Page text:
In fact, any given document can impact decisions.

Let’s consider the Agile software development lifecycle (SDLC) for a moment. One document may impact a particular activity in the SDLC, while another document may affect several subsequent activities.

For this reason, it’s imperative to consider the lifecycle of the document. The lifecycle of a document refers to the path, from user to user, before it is no longer needed. It’s a matter of ROI.

In general—and there are exceptions—the longer a document remains relevant during the SDLC, the greater the return on time spent perfecting it. The reason for this ROI is because these documents drive decision-making across multiple stages.

In other words, UX specialists need only make documentation when it is necessary. Otherwise, you’re wasting time and money—not only creating it but for those who must consume it!

You may be wondering, but how do I determine the lifecycle of a document before I’ve even made it?

Determining the lifecycle of a document is as simple as looking at its various use cases.

For example, take the following empathy map Codal created for one of its clients.

UX specialists know that UX research documents tend to make great decision-making tools.

Let’s investigate the lifecycle of the empathy map above. To do so, we need to consider who is likely to use the document and for what? In Codal’s case, the document is a compilation of user research results.

User research results drive the entire product strategy during the SDLC. Even if developers and PMs don’t own the document, its insights will inevitably influence their work.

If we follow the logic presented earlier, an empathy map is an investment for the product’s future. Creating UX documentation as early as possible increases the ROI over time.

2. Make your UX documentation useful by meeting the requirements of the target audience.

Fact: a document can drive decision-making yet still be useless at the same time.

Developers don’t always have an equal say in page layouts—they usually follow the designs created by the UX & UI designers. Thus, the design documentation, however poor it may be, will drive development decisions.

In other words, “driving decisions” is one concept, and “driving good decisions” is something else altogether.

Documentation with a purpose and a target audience is likely to help stimulate good decision-making among targeted users.

The converse is also true.

Documentation that doesn’t consider the audience’s specific requirements might miscommunicate the UX specialist’s intentions.

Avoiding the pitfalls of non-targeted documentation is simple:

  • Deduce the target user-base.
  • Analyze how teams will use the document.
  • Craft the document so that it speaks the language of the user.

Consider the following interactive wireframe.

We can determine the target users of any document by examining its purpose.

Static wireframes are typically used as visual scaffolds so that the interface designer may craft a pixel-perfect mockup of the UX designer’s vision.

Interactive wireframes, however, can also be used by developers to gauge dependencies and interaction models. Product managers can also quickly assess the feature breadth (horizontal requirements) and depth (vertical requirements). QA specialists may even use the interactive wireframe to double-check the developer’s work to recreate functionality.

As such, we can deduce that the target audience for an interactive wireframe includes:

  • UI designers
  • Product managers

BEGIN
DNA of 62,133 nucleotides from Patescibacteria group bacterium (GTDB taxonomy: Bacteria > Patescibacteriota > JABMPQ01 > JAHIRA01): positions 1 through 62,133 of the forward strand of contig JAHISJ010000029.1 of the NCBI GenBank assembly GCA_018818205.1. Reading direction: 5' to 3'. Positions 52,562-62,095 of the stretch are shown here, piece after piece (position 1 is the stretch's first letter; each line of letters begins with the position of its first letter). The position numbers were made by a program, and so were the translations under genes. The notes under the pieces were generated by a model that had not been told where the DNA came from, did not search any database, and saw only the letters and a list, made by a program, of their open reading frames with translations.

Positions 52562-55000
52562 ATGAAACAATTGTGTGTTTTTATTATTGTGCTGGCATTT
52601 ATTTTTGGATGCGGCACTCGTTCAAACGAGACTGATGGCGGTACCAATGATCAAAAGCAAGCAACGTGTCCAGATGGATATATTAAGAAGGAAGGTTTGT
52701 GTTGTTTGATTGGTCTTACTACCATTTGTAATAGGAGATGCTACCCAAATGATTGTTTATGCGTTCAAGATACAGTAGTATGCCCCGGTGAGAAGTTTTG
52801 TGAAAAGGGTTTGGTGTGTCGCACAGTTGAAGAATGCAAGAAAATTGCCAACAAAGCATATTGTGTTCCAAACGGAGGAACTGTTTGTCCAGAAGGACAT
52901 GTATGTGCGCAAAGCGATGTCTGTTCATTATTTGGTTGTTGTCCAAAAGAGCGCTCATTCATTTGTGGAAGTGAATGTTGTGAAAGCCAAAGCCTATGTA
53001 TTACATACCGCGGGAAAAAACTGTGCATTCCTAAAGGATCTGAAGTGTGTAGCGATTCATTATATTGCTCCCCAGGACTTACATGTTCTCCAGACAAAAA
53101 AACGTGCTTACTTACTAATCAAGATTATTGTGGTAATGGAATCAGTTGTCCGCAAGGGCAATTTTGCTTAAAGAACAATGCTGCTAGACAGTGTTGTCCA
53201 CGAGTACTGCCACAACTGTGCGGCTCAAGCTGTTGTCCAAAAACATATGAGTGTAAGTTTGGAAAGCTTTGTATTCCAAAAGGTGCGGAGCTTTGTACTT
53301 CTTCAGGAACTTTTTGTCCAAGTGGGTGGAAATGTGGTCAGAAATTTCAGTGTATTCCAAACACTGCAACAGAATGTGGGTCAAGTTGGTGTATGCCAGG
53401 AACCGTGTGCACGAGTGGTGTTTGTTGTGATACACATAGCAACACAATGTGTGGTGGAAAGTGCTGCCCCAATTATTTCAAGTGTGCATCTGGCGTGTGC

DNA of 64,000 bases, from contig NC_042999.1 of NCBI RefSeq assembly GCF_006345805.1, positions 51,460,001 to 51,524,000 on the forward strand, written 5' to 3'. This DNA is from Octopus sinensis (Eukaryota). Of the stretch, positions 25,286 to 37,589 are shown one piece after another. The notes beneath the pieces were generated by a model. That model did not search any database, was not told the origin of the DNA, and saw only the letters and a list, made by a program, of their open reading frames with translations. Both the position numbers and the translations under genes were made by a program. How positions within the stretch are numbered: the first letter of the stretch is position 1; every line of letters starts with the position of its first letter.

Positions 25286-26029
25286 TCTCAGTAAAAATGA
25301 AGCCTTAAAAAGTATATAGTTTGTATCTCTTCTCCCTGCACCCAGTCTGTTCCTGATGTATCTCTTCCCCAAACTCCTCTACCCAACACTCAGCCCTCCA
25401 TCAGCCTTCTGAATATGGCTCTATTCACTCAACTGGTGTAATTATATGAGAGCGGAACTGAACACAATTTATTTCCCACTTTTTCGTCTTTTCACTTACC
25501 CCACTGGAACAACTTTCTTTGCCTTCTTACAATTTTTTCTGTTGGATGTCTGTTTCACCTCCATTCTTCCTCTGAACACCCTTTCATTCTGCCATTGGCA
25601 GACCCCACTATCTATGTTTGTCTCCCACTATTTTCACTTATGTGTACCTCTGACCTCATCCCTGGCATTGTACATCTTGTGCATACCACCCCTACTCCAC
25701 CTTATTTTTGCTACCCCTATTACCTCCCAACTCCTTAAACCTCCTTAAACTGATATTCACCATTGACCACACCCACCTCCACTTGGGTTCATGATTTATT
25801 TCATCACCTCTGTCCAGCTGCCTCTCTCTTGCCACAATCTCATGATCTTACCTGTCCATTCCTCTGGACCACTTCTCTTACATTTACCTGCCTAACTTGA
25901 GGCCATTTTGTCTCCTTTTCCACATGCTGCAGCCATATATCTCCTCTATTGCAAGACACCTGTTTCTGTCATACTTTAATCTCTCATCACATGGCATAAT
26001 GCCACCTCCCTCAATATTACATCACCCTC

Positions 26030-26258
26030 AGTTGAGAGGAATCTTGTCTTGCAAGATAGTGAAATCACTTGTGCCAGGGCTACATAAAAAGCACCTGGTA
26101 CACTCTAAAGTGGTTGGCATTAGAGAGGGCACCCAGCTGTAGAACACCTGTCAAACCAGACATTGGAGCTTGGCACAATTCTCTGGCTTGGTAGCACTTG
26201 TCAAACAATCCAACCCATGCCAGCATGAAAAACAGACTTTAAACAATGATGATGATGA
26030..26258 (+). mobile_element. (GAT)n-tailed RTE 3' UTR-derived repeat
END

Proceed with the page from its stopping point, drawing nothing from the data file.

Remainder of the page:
• Web / mobile developers
  • QA Specialists

To ensure that the document is helpful, it must cater to the specific needs of each target audience above. Otherwise, our document is effectively useless.

Here’s how LookThink tailored its document to each audience created in UXPin:

  • To help UI designers – Estimate image and layout dimensions.
  • To help product managers – Note any “wobbler” features that may provide additional value but exceed the current scope.
  • To help developers – Add notes to clarify complex functionality and ask for input on feasibility.
  • To help QA specialists – Note which functionality is up for discussion and which the team accepts.

3. Improve documentation usability by keeping it focused.

Fact: documentation depends heavily on usability.

No matter how good documentation’s content is, it’s useless if readers can’t understand it. We can distill document usability down to one word: focus.

Often, UX specialists overwhelm UX documentation with too much information. This information overload can cause many problems, especially when the data gets lost in translation.

Human beings don’t like to read extraneous details. How many times in your life have you been thrilled to read a 20-30 page document? UX documentation must be focused.

Let’s look at the following sitemap, created by Codal for a client’s project.

This document is a fantastic example of focus.

Codal confined everything to one page with no extraneous details or excessive notes. The target audience only has to consume highly relevant data—nothing more, nothing less!

Achieving focus in UX documentation is simply applying the core principles of purpose and usefulness. The above document illustrates this point effectively.

UI designers and developers don’t need to hear every reason behind the choices you’ve made. Save it for an in-person discussion or only highlight the top 3-5 decisions.

There are exceptions, of course. For example, the QA team might require detailed reasons to test the software’s functionality adequately. It’s important to liaise with each department to learn what information is essential and what is redundant.

Bonus Tip: Create a documentation hub that links out to all relevant documents

As Autodesk shows below in UXPin, include explanatory notes in the hub rather than clutter the actual decision-making documents.

Improve UX Documentation With UXPin

UXPin lets you add documentation directly to your product’s prototypes allowing you to maintain a centralized reference within the design tool. 

This centralized documentation fosters better communication and collaboration between product designers, UX teams, and developers to keep everyone on the same page.

Why not try UXPin for your next project? Sign up for a 14-day free trial and discover how UXPin can enhance product design, streamline workflows, and improve team collaboration.